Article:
Repairing the Saab 9000 ECU

By Saabben


This procedure was carried out on a 1997 Saab 9000 Aero. I expect there will be no differences between this and other post-93 cars with the Trionic engine management system. This procedure will not apply to the 3.0 v6, light pressure turbo’s without a boost performance control solenoid valve or any pre-'93 cars with the APC system.


Most post-93 9000’s employ Saab’s own Trionic engine management system together with a boost performance control solenoid valve (AKA BPC Solenoid) to control turbo boost. The ECU sends a sinusoidal waveform to the boost control solenoid which in turn opens the waste gate via the waste gate actuator to limit boost. Due to the BPC Solenoid being a mechanical device, it is prone to wear and occasionally the solenoid will jam which normally causes one of two of the coils inside it to burn out and short circuit. In this case, fuse 5 in the fuse box will blow to protect the ECU however; I and others have discovered this is not always the case.

I first discovered the problem when my car was not boosting much over the basic boost pressure (some have also found that the car will continually over-boost) and after some investigation I discovered that fuse 5 had blown. I replaced the fuse, which blew again within a short period of time, which pointed me to the BPC Solenoid. I purchased a new solenoid, replaced the fuse and checked that it was humming on ignition which it was. Shortly after I did this however I noticed that fuse 5 had blown again. I tested the resistance between the pins on the BPC Solenoid (circa 3 ohms between pins 1-2, and the same between pins 2-3) and confirmed that one of the coils had short circuited.

I discovered later that the reason the ECU had blown the second BPC Solenoid was because one of the three MOSFET’s in the ECU which control the BPC solenoid was damaged (due to fuse 5 not protecting it?) and instead of supplying a sine wave was just supplying ~ -13v which burnt out one of the coils very soon after the ignition was switched on. The below procedure is how I repaired the ECU in my car to restore the [fawlty]which I so sorely missed!

Time required

Including removing and reinstalling the ECU in to the car, the job should take about 45-75 minutes to complete.

Tools required

To remove the ECU from the car

  • Torx® (T-25) key
  • 8mm Socket

To repair the ECU

  • Small flat bladed screwdriver
  • small craft knife
  • soldering iron
  • solder
  • de-soldering pump
  • ohmmeter
  • Philips screwdriver


  1. Firstly, buy the replacement MOSFET’s, I actually used MTP3055V but as these are no longer available an RFP12N10L or a similarly specified MOSFET should do, you can buy these from RS stock number 295-703 here in Table 13: MOS Power - Low Voltage 10 to 20A. It is advisable to buy a few of these as you may have to replace all three (I only needed to replace one) and it's always good to have a few spares!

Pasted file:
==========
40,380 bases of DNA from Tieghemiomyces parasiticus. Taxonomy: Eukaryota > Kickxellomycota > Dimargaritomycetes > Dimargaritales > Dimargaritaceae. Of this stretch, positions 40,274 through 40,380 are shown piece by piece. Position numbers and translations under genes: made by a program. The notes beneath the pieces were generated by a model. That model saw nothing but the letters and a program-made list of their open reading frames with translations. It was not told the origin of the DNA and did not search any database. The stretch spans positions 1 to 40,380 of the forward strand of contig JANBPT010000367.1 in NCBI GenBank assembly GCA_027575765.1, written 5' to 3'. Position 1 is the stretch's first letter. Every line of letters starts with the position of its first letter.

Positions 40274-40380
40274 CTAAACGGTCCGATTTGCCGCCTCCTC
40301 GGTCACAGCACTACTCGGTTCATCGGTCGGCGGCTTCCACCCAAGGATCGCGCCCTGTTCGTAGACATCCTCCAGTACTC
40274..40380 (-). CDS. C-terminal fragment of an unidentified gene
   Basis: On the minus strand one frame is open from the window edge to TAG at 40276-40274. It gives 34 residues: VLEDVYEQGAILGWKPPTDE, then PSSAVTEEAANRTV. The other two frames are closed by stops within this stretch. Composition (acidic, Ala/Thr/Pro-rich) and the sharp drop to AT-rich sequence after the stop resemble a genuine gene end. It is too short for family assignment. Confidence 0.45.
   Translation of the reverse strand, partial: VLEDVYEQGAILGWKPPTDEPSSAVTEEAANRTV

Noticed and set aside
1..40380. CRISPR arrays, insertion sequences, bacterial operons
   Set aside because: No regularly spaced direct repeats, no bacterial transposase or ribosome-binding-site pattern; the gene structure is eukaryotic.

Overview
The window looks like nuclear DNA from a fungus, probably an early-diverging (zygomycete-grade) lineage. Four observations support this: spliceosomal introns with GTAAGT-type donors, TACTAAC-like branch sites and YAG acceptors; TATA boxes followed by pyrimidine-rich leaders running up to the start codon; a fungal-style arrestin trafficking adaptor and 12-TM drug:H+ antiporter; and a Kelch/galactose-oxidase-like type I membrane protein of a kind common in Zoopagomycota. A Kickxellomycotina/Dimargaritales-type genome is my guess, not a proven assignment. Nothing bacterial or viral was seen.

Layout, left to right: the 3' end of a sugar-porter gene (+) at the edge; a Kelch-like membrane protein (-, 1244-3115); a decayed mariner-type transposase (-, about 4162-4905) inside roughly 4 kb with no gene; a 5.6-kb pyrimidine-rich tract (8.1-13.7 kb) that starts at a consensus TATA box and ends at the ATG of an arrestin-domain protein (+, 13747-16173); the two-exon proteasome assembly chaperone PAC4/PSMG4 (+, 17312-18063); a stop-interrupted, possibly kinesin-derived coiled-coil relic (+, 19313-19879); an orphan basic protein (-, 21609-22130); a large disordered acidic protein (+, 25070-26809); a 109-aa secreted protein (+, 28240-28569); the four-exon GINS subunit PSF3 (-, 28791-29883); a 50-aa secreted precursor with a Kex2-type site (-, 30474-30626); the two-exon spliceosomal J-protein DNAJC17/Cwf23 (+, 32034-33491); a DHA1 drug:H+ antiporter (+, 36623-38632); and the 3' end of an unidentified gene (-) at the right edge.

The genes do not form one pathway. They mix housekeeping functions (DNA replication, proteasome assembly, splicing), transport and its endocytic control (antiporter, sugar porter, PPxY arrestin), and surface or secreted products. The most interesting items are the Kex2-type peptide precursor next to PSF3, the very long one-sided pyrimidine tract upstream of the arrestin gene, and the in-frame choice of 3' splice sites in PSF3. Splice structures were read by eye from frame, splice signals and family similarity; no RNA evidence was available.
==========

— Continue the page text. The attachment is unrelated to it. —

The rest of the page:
2. Once you have the MOSFETs you need to remove the ECU from the car. As a precaution disconnect the battery and then remove the Torx® T-25 fixing screw and 7x8mm screws holding the top of the false bulkhead in place. Once removed, disconnect the washer jet hose and lift the false bulkhead cover free and put it to one side.

  3. You should now see the ECU on your right hand side (facing towards the front on the car), unclip the ECU from its brackets and disconnect the ECU from the Saab wiring connector at the back of the unit. Disconnect the earth cable and remove the ECU from the car.

  4. Once you get the ECU out of the car, unscrew the 6 screws from the top and bottom of the metal casing and pull out the circuit board.

  5. You will see that on the right hand side of the PCB there is a bank of 3 MOSFET’s and on the other side there is another. The side with three is the side which controls the BCV.

  6. Gently remove all three of the metal clamp covers from the MOSFET’s with a small flat bladed screwdriver, then with a craft knife or similar, gently prise the back of the FET away from the heat sink, they are only held to it with a conformal coating, which the whole board is dipped in at the factory to insulate it from moisture.

  7. If you have an ohmmeter, measure the resistance between the base or metal back part of the FET (you may have to scrape away any residual coating to get to the metal back) and one of the three pins. The reading should be in the range of mega-ohms on all tree pins, If you find that the reading is in the kilo-ohms range then the likelihood is that this is the FET that is giving you the problem. Continue to check the other 2 MOSFET’s just in case. All three MOSFET’s are identical, so the resistance on each of them should be near enough the same. If you do not have an ohmmeter, replace all three MOSFET’s.

  8. Once you have identified the faulty MOSFET’s remove them by desoldering them from the reverse of the board. Once this is done the replacement MOSFET’s can be put on the board in the same orientation as the old ones. Solder the MOSFET’s from the reverse of the board.

  9. Once you are happy that the three MOSFET’s on the board are now ok, put the metal clamp covers back on the MOSFET’s and reassemble the ECU back in to its metal box.

  10. Replace the ECU back into the car in the reverse order that it was removed. Check fuse 5 and check the Boost Performance Control Solenoid is circa 3 ohms between pins 1-2, and the same between pins 2-3. If not, buy a new one before testing the ECU, otherwise you run the risk of blowing it again!

  11. Test it out!

Thanks go out to Scaero who supplied the pictures of the inside of the ECU.